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Airbus completed the first test flight of the ULR version on April 23 as part of a certification program for the plane. It’s building only seven of them right now, for delivery this year—a tiny number when one considers the economies of scale inherent to airplane manufacturing. The secret? Well, it turns out that it’s not that much trouble to soup up this hot rod.
The ULR doesn’t require additional fuel tanks over the standard A350-900, but instead uses additional space already available in the existing tanks to carry an extra 6,340 gallons of fuel to take its range to 9,700 nautical miles, or 1,600 more than the standard -900. Airbus said the plane can stay aloft for more than 20 hours at a time.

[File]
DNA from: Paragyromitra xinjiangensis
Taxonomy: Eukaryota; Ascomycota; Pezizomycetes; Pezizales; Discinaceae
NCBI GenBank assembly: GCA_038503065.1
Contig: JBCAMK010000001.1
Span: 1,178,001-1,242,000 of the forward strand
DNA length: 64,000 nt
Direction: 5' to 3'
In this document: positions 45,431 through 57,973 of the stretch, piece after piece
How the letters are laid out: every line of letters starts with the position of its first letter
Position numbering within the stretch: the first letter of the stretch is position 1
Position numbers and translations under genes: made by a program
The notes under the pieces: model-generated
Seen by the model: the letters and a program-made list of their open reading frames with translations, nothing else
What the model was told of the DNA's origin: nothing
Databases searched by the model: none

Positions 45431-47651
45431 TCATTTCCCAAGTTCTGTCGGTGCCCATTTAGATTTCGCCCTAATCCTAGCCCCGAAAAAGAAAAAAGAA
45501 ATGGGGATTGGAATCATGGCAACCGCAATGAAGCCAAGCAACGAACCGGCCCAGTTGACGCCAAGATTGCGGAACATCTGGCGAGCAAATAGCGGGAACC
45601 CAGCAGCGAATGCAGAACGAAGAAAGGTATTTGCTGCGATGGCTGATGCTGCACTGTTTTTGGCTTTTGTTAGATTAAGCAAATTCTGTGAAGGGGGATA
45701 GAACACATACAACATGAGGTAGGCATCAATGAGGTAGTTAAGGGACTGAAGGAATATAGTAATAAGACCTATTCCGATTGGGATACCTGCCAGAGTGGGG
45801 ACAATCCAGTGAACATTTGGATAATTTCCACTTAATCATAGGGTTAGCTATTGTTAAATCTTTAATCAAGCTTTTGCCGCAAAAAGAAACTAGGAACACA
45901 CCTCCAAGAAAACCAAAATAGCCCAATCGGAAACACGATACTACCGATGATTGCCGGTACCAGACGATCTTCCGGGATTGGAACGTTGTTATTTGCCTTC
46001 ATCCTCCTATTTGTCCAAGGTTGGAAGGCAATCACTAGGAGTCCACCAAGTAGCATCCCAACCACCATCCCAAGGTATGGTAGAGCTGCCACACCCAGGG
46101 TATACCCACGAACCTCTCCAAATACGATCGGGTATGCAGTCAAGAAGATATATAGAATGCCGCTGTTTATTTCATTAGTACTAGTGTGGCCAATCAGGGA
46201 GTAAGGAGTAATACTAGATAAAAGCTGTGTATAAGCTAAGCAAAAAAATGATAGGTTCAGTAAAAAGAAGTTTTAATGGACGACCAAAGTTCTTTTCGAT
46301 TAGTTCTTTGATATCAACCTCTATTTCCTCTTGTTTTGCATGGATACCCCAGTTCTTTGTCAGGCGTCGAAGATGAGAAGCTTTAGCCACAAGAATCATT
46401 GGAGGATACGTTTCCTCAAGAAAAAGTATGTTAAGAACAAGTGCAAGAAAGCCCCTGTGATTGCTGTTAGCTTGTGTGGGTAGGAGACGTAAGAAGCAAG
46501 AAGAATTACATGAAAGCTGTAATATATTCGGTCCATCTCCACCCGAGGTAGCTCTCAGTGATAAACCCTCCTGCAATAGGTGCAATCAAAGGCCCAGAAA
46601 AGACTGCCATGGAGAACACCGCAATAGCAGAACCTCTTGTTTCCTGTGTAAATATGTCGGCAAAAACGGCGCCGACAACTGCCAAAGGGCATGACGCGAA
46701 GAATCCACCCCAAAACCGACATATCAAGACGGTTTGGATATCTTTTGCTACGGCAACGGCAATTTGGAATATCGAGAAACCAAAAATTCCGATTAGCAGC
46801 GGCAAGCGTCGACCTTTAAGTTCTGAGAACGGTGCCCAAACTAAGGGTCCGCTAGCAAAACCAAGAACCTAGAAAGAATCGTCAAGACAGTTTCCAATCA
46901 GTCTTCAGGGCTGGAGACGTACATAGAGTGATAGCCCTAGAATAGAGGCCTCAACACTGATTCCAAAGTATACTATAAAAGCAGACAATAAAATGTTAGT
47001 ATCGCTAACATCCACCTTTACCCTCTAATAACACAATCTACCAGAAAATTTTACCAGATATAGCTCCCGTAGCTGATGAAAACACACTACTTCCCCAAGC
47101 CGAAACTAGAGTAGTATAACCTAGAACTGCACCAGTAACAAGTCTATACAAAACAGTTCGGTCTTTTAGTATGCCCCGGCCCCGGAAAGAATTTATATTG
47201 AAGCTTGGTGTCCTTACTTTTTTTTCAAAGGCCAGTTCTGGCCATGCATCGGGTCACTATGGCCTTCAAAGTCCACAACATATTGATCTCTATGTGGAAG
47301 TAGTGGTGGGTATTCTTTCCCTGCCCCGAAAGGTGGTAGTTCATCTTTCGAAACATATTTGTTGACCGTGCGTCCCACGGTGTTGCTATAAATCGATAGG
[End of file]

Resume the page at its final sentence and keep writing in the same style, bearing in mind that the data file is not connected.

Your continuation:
“For us, it’s really just a -900,” Marisa Lucas-Ugena, Airbus’ A350 marketing director, said last week. “The only thing that is really specific for the ULR is the additional fuel. And even on that, we are using the space we already have. It’s really just a minor evolution of that system with additional piping and additional venting.”
The changes to make an A350-900 into the ULR have “no impact” on the production lines in Toulouse, France, Lucas-Ugena added, with the manufacturing time the same for both versions. Airbus aims to churn out 10 A350s a month by year’s end, and currently has 832 orders for the A350 family.
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